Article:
A Sierra Fall Backpack (1975)


Le Conte Canyon

After spending the Summer as a backcountry ranger at Rocky Mountain National Park, I was anxious to return to the Sierra Nevada. After my last day of work, Larry Lewis and I departed for California. On the way to California, we stopped and hiked up Wheeler Peak in Nevada but, other than that stop, we basically drove nonstop to Bishop, California. It was one of those road trips that you look back on and wonder how you did it.

September 25, 1975. We secured a wilderness permit and continued our nearly nonstop drive, heading south from Bishop to Independence, California and then up to Onion Valley which sits high in the Sierra Nevada mountains below Kearsarge Pass. We hoisted our packs and started up the trail. We made it 3 miles to Flowers Lake and decided it was time to get some sleep.

September 26. We slept in until nearly 10:00AM and then started up the trail. Upon reaching Kearsarge Pass, we took in the view which included the Kearsarge Pinnacles in the foreground and the Great Western Divide in the distance. We left our packs and hiked up the ridge north to the summit of Mount Gould. Most of the route was Class 2 but the summit block was Class 3.

Looking back to Flowers Lake while climbing toward Kearsarge Pass.

After returning to the pass, we pushed on to the first lake below the pass where we started to fish. A ranger soon came walking up and, low and behold, I had worked with him the year before. Larry Belles invited us to the Charlotte Lake Ranger Station.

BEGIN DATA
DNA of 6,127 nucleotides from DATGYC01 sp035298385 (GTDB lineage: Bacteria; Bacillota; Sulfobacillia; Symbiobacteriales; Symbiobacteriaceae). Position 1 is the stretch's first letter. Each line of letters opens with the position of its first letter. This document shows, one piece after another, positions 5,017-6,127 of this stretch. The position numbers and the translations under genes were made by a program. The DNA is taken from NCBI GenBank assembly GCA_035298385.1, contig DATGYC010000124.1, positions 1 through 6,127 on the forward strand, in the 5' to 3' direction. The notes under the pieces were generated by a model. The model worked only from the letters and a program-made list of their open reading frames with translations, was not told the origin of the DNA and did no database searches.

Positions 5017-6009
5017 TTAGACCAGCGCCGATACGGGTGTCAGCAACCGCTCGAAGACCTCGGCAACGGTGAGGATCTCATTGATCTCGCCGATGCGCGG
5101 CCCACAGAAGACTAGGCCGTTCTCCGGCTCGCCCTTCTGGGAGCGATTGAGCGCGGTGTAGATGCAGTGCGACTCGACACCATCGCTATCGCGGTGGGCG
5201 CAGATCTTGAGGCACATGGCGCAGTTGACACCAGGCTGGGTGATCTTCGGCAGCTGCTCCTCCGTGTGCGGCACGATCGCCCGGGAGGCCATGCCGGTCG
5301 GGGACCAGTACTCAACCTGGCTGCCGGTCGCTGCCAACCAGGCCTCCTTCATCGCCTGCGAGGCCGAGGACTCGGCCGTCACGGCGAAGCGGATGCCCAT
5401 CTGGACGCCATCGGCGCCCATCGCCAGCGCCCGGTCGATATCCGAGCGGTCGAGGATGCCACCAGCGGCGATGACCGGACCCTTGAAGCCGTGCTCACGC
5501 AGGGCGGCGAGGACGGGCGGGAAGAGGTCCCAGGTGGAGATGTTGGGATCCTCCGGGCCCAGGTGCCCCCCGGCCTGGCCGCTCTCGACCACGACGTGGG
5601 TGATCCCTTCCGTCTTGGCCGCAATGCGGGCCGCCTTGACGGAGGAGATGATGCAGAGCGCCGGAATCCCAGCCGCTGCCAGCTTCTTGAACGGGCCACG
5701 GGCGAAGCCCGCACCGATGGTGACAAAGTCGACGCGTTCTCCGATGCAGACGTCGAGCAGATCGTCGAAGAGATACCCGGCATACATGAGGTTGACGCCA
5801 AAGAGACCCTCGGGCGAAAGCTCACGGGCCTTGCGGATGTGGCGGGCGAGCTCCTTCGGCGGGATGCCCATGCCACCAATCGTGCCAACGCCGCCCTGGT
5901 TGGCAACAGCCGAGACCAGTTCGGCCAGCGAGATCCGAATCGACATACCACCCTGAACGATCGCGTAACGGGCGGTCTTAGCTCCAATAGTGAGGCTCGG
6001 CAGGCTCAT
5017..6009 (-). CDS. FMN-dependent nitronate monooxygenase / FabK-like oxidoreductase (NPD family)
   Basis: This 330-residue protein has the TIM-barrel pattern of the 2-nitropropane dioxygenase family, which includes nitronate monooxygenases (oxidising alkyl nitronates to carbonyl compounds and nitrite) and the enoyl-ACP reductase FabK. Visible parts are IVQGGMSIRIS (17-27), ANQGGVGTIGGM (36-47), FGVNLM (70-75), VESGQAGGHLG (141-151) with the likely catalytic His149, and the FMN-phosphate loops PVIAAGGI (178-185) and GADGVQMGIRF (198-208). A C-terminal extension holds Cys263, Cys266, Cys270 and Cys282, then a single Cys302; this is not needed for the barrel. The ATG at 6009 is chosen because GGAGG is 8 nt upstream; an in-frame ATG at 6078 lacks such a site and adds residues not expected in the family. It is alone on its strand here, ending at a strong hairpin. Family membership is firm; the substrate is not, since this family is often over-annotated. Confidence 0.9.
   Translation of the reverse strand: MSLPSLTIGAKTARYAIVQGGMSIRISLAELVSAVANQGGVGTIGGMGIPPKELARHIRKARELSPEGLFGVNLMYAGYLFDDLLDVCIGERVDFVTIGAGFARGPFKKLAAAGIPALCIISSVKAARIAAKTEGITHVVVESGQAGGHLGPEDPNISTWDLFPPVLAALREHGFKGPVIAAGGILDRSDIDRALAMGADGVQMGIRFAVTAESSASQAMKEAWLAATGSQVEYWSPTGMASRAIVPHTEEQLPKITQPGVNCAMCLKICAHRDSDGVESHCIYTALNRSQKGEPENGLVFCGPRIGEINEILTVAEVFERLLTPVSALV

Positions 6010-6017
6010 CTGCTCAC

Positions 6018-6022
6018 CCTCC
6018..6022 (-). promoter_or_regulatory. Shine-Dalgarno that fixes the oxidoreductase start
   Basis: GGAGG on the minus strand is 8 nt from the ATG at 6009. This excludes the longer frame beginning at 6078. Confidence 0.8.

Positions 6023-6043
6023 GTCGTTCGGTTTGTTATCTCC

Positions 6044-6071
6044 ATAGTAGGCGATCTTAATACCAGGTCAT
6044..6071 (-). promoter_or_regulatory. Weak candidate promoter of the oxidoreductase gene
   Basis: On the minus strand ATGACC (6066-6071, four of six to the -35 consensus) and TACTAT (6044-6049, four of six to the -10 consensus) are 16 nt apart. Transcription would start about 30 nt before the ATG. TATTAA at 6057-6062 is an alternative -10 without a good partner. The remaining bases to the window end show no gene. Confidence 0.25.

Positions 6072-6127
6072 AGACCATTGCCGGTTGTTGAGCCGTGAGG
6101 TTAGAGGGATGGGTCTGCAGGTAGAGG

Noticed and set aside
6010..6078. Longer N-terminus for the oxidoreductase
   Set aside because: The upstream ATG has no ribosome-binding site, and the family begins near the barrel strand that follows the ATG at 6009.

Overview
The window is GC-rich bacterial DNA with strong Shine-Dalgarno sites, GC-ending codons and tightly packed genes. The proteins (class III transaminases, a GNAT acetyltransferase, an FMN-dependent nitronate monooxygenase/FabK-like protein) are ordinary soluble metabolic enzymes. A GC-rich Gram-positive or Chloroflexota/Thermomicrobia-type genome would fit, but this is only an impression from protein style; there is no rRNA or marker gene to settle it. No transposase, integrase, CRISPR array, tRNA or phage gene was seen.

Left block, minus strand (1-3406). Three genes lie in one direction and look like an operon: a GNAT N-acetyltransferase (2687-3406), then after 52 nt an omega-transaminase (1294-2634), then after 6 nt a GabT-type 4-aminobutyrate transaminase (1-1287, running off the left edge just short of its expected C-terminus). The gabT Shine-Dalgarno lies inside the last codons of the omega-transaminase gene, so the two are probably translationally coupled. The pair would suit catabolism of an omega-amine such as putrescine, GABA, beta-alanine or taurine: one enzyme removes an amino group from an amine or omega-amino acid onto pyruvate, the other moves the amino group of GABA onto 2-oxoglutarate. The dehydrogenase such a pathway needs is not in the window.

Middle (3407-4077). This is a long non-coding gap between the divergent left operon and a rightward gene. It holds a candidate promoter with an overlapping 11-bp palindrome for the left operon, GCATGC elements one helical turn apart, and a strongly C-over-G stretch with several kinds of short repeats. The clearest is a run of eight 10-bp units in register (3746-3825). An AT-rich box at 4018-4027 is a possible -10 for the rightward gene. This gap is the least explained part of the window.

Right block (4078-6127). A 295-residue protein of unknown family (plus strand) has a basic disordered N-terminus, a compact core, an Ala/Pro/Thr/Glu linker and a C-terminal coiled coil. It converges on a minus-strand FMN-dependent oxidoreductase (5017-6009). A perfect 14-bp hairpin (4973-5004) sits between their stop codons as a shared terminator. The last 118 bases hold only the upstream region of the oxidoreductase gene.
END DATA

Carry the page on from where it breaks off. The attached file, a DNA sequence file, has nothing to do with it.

September 27. Larry seemed a bit lonely so we hung out with him today and only did a day hike to Bullfrog Lake.

Kearsarge Lake and Kearsarge Pinnacles as viewed from Kearsarge Pass.

The summit of Mount Gould.

Bullfrog Lake and Vidette Peak.

September 28. My birthday. We said goodbye to Larry and started north on the John Muir Trail. Glen Pass is a formidable pull. We crossed the pass and headed down to Rae Lakes. Rae Lakes is probably the most crowded spot in Kings Canyon National Park in the Summer but, at this late day, we had the lakes to ourselves. We had hiked 7 miles. Our campsite had a great view of Fin Dome.

Approaching the South Fork Kings River on the John Muir Trail.

Bridge across the Middle Fork Kings River.

Morning in the High Sierras.

The second Rae Lake and The Fin.

September 29. We continued down the John Muir Trail to Woods Creek. At 8,400 feet we had warm weather, turning aspen, running water and granite cliffs around us. We set up camp. We traveled 9 miles.

October 1. We got up early but left camp late. Hiked over Mather Pass, which has a great view of the Middle Palisade and down into Palisade Canyon. We set up camp down in the canyon at Palisades Lake after traveling 11 miles.

The John Muir Trail near Woods Creek.


Aspens along Woods Creek.

Woods Creek

The John Muir Trail near Woods Creek.

Mather Pass

Looking south from Mather Pass.

October 2. We spent this day hiking down Palisades Canyon and up Le Conte Canyon. We finally set up camp after hiking 13 miles.

October 3. On our 9th and final day, we crossed Dusy Basin, hiked over Bishop Pass and ended our trip at South Lake.

Looking north from Mather Pass into Palisades Canyon.

Middle Palisade as viewed from Mather Pass

Glacially-polished granite in Palisades Canyon.

Palisades Canyon

The John Muir Trail in Palisades Canyon.

Le Conte Canyon

Le Conte Canyon

Hiking up the John Muir Trail in Le Conte Canyon.

Upper Le Conte Canyon

Nearing the pass.

Dusy Creek

Upper Dusy Basin

Total stats: 77 miles; High Point: Mount Gould (13,005 feet); Low Point: South Fork of the Kings River (8,000 feet).

NEXT: The Talamanca Range of Costa Rica, 1976